As I’ve mentioned before, I have noticed that the creatures which live in the India compost are different than the ones that live in my worm bins in Seattle. In Seattle, there are abundant centipedes, potato bugs, occasional slugs and all sorts of other insects. Some of those are in the compost here too, but there are also other creatures. Two days ago the compost I was sorting contained six or more very large, green ants!
Hariod at contentedness.net wrote a post last week reflecting on how the world is not always as it seems to us; that our notions of what is reality are often wrong. I have had several experiences since I read that post that have highlighted his point.
The one that comes to mind right now happened two days ago. When I looked out my window that morning, I saw two suns. Needless to say, it was quite a disconcerting sight. I investigated further and discovered that I was seeing one sun through the window glass and the other one I was seeing through a space between the window frame and the window – so I was not seeing it through the glass. Somehow the true sun was being reflected in the glass and it created the illusion of there being two suns.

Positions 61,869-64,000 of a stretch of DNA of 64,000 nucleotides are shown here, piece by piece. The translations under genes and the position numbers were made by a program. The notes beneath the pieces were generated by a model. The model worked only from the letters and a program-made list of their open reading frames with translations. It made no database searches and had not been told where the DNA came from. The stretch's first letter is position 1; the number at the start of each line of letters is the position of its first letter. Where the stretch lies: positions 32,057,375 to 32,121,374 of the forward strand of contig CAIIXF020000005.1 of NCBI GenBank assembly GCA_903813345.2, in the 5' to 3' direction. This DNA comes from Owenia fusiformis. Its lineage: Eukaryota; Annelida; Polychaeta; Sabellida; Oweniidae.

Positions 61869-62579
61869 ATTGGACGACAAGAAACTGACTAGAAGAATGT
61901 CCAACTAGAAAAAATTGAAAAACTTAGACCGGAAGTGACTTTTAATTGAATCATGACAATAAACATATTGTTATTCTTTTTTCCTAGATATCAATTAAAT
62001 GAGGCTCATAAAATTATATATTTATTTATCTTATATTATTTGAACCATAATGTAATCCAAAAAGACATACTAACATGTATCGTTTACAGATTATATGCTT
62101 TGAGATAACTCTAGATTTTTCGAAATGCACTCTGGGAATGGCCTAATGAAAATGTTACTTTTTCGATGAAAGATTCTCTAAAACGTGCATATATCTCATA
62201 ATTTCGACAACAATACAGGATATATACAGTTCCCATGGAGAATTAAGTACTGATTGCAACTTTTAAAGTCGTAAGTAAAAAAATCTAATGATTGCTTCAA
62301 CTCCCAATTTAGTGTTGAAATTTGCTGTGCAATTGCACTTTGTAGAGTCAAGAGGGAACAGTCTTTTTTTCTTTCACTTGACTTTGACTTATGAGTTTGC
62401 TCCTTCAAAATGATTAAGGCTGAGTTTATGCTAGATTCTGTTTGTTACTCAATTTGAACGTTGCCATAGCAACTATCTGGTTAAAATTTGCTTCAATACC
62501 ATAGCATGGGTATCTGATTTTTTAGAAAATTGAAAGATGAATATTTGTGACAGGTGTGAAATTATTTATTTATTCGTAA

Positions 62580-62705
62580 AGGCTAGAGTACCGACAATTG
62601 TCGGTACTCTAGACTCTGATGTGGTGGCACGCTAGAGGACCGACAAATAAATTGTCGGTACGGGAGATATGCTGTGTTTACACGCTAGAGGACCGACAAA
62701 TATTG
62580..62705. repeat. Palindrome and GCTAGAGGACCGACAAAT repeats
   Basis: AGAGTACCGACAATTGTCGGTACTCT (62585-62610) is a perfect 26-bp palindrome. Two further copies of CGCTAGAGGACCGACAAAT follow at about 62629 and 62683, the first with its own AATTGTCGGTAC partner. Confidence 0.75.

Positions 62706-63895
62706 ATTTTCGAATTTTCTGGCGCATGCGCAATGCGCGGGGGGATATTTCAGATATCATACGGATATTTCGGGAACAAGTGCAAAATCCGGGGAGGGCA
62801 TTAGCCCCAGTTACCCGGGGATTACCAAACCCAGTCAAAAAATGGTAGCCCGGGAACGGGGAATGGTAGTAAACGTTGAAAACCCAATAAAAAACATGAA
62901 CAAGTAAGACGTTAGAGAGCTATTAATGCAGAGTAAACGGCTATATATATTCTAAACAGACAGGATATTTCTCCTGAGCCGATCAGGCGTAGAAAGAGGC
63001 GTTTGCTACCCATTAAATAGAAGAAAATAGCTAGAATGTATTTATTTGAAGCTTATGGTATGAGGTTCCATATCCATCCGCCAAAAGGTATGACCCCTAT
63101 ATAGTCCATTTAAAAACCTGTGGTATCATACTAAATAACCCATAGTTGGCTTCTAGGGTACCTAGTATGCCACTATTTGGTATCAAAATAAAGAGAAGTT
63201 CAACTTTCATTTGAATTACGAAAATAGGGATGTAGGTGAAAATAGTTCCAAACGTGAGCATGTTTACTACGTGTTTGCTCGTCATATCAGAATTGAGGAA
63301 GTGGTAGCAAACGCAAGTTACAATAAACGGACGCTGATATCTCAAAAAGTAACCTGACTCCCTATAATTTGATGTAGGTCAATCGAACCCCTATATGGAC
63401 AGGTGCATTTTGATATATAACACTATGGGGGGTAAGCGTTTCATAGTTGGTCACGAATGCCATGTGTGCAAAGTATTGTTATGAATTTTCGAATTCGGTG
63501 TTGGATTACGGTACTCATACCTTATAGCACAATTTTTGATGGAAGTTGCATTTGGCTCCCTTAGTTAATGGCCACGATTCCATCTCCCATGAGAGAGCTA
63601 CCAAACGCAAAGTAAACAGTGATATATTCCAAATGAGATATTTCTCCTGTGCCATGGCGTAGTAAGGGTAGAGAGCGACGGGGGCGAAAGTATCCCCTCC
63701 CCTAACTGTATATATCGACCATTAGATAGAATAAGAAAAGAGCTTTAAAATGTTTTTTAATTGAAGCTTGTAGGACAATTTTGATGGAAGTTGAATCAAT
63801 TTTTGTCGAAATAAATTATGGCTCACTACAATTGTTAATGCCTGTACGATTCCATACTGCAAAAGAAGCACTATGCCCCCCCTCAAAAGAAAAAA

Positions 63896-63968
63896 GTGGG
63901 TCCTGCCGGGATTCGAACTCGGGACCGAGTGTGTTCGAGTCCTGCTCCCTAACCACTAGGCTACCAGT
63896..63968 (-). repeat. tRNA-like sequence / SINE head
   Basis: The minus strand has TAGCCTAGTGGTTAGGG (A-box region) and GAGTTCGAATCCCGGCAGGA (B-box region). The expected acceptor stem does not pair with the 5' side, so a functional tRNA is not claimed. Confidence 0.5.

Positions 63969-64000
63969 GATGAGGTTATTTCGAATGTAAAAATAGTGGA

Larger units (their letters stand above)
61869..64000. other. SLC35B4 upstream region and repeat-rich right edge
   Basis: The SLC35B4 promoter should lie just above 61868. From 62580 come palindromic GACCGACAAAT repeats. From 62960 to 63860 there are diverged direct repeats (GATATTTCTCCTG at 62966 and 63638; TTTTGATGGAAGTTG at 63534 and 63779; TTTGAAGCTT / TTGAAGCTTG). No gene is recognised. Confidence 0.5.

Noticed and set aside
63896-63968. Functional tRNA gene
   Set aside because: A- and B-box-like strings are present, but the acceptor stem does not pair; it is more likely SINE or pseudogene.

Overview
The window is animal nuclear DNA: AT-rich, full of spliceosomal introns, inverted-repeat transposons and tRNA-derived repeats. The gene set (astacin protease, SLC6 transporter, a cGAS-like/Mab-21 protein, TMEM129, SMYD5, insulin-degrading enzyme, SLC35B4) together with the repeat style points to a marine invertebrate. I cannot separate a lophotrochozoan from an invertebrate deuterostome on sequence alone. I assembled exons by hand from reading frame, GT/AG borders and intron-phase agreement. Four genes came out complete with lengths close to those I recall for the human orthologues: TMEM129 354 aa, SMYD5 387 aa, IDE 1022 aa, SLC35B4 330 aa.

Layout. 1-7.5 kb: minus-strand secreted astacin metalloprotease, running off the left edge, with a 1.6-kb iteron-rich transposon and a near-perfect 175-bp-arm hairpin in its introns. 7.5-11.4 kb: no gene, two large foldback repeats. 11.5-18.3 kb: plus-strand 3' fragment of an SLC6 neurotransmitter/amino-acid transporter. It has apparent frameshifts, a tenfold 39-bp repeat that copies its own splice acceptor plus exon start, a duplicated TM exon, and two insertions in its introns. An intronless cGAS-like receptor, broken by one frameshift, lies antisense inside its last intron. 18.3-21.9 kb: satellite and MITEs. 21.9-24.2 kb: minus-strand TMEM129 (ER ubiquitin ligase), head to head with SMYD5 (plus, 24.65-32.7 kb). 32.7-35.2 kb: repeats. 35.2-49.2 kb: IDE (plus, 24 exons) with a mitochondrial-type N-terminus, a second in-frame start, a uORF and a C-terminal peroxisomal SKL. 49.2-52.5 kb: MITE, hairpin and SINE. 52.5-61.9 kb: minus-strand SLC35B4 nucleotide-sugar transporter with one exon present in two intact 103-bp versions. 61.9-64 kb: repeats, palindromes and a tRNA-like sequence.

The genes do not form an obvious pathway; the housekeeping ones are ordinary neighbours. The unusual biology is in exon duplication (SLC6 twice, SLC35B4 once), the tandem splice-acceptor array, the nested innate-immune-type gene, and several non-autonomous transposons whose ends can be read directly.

I wonder how much of what I perceive as reality is inaccurate. I would bet the statistics would be shocking. After that happened, I also thought of one of the acronyms for FEAR – False Evidence Appearing Real. So much of what we fear is based on assumptions or awarenesses that aren’t even true.
My last public darshan day (for this trip)